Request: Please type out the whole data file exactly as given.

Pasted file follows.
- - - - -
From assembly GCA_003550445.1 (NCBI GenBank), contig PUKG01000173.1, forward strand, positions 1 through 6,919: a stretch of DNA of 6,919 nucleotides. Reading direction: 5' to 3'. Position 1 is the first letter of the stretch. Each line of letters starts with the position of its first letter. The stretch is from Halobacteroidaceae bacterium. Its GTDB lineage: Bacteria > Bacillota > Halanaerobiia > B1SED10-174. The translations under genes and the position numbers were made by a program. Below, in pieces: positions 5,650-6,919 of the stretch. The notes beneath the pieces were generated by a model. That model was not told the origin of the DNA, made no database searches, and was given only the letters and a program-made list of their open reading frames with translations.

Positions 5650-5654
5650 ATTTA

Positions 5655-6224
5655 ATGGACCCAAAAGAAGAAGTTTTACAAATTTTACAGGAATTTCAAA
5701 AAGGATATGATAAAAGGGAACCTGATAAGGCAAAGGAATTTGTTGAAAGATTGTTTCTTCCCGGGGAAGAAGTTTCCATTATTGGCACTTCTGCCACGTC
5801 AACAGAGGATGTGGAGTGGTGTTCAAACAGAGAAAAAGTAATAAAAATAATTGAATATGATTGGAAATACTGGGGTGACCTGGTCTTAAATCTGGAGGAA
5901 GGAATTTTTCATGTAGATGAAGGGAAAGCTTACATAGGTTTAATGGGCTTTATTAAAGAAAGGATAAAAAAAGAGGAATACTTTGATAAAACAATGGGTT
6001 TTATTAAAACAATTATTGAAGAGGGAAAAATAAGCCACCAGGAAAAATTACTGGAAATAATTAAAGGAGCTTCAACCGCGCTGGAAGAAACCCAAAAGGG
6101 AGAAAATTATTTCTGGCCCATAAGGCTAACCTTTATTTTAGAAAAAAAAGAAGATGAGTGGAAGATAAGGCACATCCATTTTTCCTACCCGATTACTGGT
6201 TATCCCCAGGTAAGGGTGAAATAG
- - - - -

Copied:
From assembly GCA_003550445.1 (NCBI GenBank), contig PUKG01000173.1, forward strand, positions 1 through 6,919: a stretch of DNA of 6,919 nucleotides. Reading direction: 5' to 3'. Position 1 is the first letter of the stretch. Each line of letters starts with the position of its first letter. The stretch is from Halobacteroidaceae bacterium. Its GTDB lineage: Bacteria > Bacillota > Halanaerobiia > B1SED10-174. The translations under genes and the position numbers were made by a program. Below, in pieces: positions 5,650-6,919 of the stretch. The notes beneath the pieces were generated by a model. That model was not told the origin of the DNA, made no database searches, and was given only the letters and a program-made list of their open reading frames with translations.

Positions 5650-5654
5650 ATTTA

Positions 5655-6224
5655 ATGGACCCAAAAGAAGAAGTTTTACAAATTTTACAGGAATTTCAAA
5701 AAGGATATGATAAAAGGGAACCTGATAAGGCAAAGGAATTTGTTGAAAGATTGTTTCTTCCCGGGGAAGAAGTTTCCATTATTGGCACTTCTGCCACGTC
5801 AACAGAGGATGTGGAGTGGTGTTCAAACAGAGAAAAAGTAATAAAAATAATTGAATATGATTGGAAATACTGGGGTGACCTGGTCTTAAATCTGGAGGAA
5901 GGAATTTTTCATGTAGATGAAGGGAAAGCTTACATAGGTTTAATGGGCTTTATTAAAGAAAGGATAAAAAAAGAGGAATACTTTGATAAAACAATGGGTT
6001 TTATTAAAACAATTATTGAAGAGGGAAAAATAAGCCACCAGGAAAAATTACTGGAAATAATTAAAGGAGCTTCAACCGCGCTGGAAGAAACCCAAAAGGG
6101 AGAAAATTATTTCTGGCCCATAAGGCTAACCTTTATTTTAGAAAAAAAAGAAGATGAGTGGAAGATAAGGCACATCCATTTTTCCTACCCGATTACTGGT
6201 TATCCCCAGGTAAGGGTGAAATAG